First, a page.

Iraqi PM reopens Kurdish airports to international flights

A Kurdish flag hangs in Irbil International Airport. Iraqi Prime Minister Haider Al-Abadi said that he is reopening airports in Iraq’s Kurdish region to international flights after federal authority was restored at the hubs. (AP Photo)
Updated 13 March 2018
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Iraqi PM reopens Kurdish airports to international flights

BAGHDAD: Iraq is reopening airports in the country’s Kurdish region to international flights after federal authority was restored at the hubs, according to a statement from Prime Minister Haider Al-Abadi on Tuesday.
The announcement comes some six months after the airports were initially shut to international flights following a controversial referendum vote in northern Iraq’s self-ruled Kurdish region that overwhelmingly backed independence from Baghdad.
The airports are due to open “within a few days” government spokesman Saad Al-Hadithi told The Associated Press.
Al-Abadi described the move as “a gift to the people of Kurdistan,” during a meeting aired on Iraqi state television and added that the central government would also release salaries for government employees in the Kurdish region ahead of the celebration of the Kurdish new year later this month.
During the same meeting Tuesday, the interior minister added that 500 people suspected of having ties to the Daesh group were handed over to the central government from the Kurdish region.
At a news conference in Irbil, the prime minister of Iraq’s Kurdish region, Nechirvan Barzani, described Al-Abadi’s decision as “a step in the right direction,” and said he would continue to work to resolve issues between the region and the central government.
The Kurdish independence vote last September, though non-binding, was held across the autonomous region’s three provinces as well as in some disputed territories controlled by Iraqi Kurdish security forces but claimed by Baghdad.
The referendum was vehemently rejected by Baghdad and Iraq’s other neighbors, ratcheting up tensions in the region on the heels of military victories against the Daesh group.
The decision to lift the flight ban comes as Iraq is preparing for national elections slated to be held in May. Initially, Al-Aabdi’s tough line on Iraq’s Kurds translated into widespread public support among his base in Iraq’s Shiite-heartland.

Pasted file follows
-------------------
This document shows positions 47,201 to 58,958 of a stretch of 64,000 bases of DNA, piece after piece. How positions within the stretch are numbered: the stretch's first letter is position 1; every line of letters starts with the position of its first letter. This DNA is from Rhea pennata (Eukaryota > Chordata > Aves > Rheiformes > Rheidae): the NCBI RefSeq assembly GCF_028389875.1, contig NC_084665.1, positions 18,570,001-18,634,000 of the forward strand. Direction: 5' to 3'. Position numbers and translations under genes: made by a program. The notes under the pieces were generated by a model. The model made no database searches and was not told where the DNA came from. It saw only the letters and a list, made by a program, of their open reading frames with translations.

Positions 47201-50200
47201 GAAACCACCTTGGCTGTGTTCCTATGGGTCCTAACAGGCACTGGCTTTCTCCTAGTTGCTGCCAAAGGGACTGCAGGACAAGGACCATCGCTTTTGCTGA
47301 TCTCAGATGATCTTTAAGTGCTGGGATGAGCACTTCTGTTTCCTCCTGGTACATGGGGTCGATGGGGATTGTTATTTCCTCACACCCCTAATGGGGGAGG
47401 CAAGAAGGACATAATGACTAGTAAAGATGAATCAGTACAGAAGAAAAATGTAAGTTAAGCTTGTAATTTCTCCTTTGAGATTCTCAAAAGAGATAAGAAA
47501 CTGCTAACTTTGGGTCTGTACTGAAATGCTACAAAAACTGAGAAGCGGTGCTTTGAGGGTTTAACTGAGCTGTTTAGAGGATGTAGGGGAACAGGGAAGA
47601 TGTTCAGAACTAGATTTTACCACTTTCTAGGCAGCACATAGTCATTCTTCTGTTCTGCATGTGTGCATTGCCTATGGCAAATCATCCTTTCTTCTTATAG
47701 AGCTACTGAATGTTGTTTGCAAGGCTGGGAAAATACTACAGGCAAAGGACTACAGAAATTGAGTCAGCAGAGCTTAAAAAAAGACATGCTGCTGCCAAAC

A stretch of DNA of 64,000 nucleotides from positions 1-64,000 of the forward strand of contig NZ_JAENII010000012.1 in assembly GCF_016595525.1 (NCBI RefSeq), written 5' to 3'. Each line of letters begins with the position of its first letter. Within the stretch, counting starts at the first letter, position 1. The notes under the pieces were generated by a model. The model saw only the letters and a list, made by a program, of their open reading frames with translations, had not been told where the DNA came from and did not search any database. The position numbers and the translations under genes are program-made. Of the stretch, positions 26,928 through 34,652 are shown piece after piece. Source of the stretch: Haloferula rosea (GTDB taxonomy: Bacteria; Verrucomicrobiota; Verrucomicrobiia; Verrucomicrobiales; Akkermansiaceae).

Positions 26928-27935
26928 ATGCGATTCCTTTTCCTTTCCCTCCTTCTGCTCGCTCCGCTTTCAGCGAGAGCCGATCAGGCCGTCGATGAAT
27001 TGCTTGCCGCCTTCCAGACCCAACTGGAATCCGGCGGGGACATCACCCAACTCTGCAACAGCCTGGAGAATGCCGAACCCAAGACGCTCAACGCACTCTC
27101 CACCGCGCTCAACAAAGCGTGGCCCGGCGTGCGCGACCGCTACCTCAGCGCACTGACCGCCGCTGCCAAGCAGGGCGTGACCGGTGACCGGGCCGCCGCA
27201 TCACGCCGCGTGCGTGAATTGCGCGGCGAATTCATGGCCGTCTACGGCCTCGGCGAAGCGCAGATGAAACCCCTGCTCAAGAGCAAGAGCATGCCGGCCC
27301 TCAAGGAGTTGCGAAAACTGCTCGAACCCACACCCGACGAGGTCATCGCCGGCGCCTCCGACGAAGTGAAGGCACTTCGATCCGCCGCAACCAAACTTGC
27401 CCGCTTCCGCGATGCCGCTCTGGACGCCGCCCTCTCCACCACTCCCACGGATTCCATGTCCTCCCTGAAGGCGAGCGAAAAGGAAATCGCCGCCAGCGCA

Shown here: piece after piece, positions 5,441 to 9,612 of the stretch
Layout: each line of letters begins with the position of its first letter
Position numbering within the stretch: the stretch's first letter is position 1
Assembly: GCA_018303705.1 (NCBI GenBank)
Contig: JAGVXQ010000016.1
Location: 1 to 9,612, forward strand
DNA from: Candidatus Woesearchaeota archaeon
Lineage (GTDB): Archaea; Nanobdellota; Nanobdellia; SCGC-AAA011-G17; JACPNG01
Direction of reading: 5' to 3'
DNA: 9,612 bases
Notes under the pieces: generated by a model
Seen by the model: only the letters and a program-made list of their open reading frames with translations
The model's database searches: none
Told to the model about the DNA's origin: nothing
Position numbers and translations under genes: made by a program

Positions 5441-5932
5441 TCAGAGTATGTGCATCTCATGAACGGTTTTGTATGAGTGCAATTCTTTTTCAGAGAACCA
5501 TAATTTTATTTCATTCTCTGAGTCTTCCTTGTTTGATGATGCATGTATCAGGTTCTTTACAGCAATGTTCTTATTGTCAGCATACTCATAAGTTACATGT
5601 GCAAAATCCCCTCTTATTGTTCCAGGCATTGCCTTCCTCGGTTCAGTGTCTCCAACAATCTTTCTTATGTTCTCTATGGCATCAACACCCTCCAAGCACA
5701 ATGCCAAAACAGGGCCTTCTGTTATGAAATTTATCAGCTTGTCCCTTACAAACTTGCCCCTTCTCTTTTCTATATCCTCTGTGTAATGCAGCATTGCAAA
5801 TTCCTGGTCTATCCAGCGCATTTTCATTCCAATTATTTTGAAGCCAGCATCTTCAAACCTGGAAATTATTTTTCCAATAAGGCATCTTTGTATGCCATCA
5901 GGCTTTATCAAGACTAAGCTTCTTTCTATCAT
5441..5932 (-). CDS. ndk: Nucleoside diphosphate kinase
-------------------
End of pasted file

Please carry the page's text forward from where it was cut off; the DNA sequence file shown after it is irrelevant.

However, Iraqi parliament remains deeply divided, raising fears of a protracted government formation process following national elections. Kurdish lawmakers boycotted a recent vote in parliament approving the country’s 2018 budget.
Iraq’s small landlocked Kurdish region has been increasingly isolated following the September referendum, straining relations with key allies such as the United States and neighboring Turkey.


Libya rivals clash south of capital, causing blackouts

Updated 18 September 2018
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Libya rivals clash south of capital, causing blackouts

  • Tuesday morning’s clashes centered on the main road to Tripoli’s long-closed international airport
  • Libya’s National Electricity Company said its network had been damaged, causing a total blackout across the country

TRIPOLI: New clashes flared between rival militias south of Libya’s capital Tripoli on Tuesday, causing widespread power outages, the national electricity firm said.
The fighting underscored the fragility of a United Nations-backed cease-fire reached earlier this month after days of deadly violence between armed groups in the capital, beset by turmoil since the fall of dictator Muammar Qaddafi in 2011.
Tuesday morning’s clashes centered on the main road to Tripoli’s long-closed international airport, according to witnesses including an AFP journalist.
Libya’s National Electricity Company said its network had been damaged, causing a total blackout across the North African nation’s south and west.
Fighting which broke out late last month killed at least 63 people and wounded 159 others — mostly civilians — before the cease-fire came into effect on September 4.
Last week, the capital’s only working airport came under rocket fire just days after reopening following the truce.
Mitiga International Airport, located in a former military base that includes a prison, is currently controlled by the Special Deterrence Forces, a Salafist militia which serves as Tripoli’s police force and has been involved in clashes around the capital.
Interior Minister Abdessalam Ashour said Monday that a “regular force” would be tasked with securing the airport.
UN envoy Ghassan Salame later reported 14 cease-fire violations around Tripoli, but sought to play them down, saying the deal had been “generally respected.”
Tripoli’s main airport has been out of action since it was severely damaged by similar clashes in 2014.
Since Qaddafi’s fall in 2011, oil-rich Libya has been rocked by violence between dozens of armed groups vying for control of its cities and vast oil resources.
A UN-brokered agreement signed in Morocco in December 2015 established the Government of National Accord (GNA) in a bid to ease the chaos.
But deep divisions remain between the GNA and rivals including military strongman Khalifa Haftar, who is based in eastern Libya and backs a competing authority.
The GNA last week announced a series of measures to secure the capital and curb the influence of militias over state institutions and banks.